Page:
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After weeks of preparation, the prototype test vehicle for SpaceX’s monster spaceship, known as Starhopper, fired up its methane-powered Raptor rocket engine for the first time today and lifted ever so slightly off its Texas launch pad.

“Starhopper completed tethered hop,” SpaceX CEO Elon Musk reported in a tweet. “All systems green.”

The round-topped rocket is meant to serve as a testbed for SpaceX’s interplanetary-class Starship, just as earlier testbeds known as the Grasshopper and the F9R Dev blazed a trail for SpaceX’s self-landing Falcon 9 rocket boosters.

Starhopper was built at SpaceX’s Boca Chica launch facility, near Brownsville, Texas, and the company’s fans have been watching avidly from afar as ground crews installed the first Raptor engine and tested out the propulsion system’s plumbing. Not just one, but two webcams have been tracking the activity day by day.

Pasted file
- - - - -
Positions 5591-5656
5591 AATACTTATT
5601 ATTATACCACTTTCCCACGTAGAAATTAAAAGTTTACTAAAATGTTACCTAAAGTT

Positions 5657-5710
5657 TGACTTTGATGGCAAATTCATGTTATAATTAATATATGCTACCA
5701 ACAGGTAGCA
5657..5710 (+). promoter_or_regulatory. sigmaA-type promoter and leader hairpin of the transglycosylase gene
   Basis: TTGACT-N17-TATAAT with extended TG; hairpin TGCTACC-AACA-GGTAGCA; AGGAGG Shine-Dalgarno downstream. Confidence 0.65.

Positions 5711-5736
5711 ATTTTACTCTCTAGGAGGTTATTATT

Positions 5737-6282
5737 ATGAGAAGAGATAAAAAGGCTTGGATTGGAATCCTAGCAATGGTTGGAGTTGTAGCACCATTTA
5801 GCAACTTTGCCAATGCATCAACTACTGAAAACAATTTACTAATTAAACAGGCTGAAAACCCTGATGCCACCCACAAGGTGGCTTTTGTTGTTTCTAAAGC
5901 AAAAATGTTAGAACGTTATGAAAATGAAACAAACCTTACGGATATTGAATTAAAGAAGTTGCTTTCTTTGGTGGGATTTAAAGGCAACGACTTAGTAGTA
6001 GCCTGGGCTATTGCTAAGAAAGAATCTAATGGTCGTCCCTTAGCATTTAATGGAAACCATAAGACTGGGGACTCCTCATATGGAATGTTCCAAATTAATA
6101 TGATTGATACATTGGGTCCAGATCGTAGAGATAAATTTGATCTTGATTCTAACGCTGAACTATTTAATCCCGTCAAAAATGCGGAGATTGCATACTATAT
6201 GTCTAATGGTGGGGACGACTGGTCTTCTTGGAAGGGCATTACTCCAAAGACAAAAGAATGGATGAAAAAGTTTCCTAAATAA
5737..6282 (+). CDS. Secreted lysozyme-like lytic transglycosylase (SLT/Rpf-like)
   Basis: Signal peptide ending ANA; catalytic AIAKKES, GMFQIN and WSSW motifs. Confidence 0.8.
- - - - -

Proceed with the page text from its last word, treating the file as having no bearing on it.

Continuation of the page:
The payoff came at around 7:56 p.m. CT (5:56 p.m. PT), when bright orange flames spouted amid the fog.

“This is the first ever firing of a rocket engine at the launch site,” Next Spaceflight’s Michael Baylor tweeted.

The Starhopper that’s currently being tested is designed for suborbital test hops, to test launches and landings with the Raptor engine. An orbital-class test vehicle could be ready for testing around June. “Orbital version is taller, has thicker skins (won’t wrinkle) and a smoothly curving nose section,” Musk said in January.

SpaceX will apply the insights gained during the test program to the design and construction of the honest-to-goodness Starship and its Super Heavy booster. In its currently planned configuration, the Super Heavy would use its 31 Raptor engines to send the refuelable Starship on transcontinental point-to-point trips between earthly spaceports, on orbital missions to deploy bunches of satellites, and on journeys beyond Earth orbit..

The aim is to have the Starship and Super Heavy ready for passengers by the mid-2020s, in order to carry Japanese billionaire Yusaku Maezawa and an entourage of artists around the moon … and set the stage for Mars trips.

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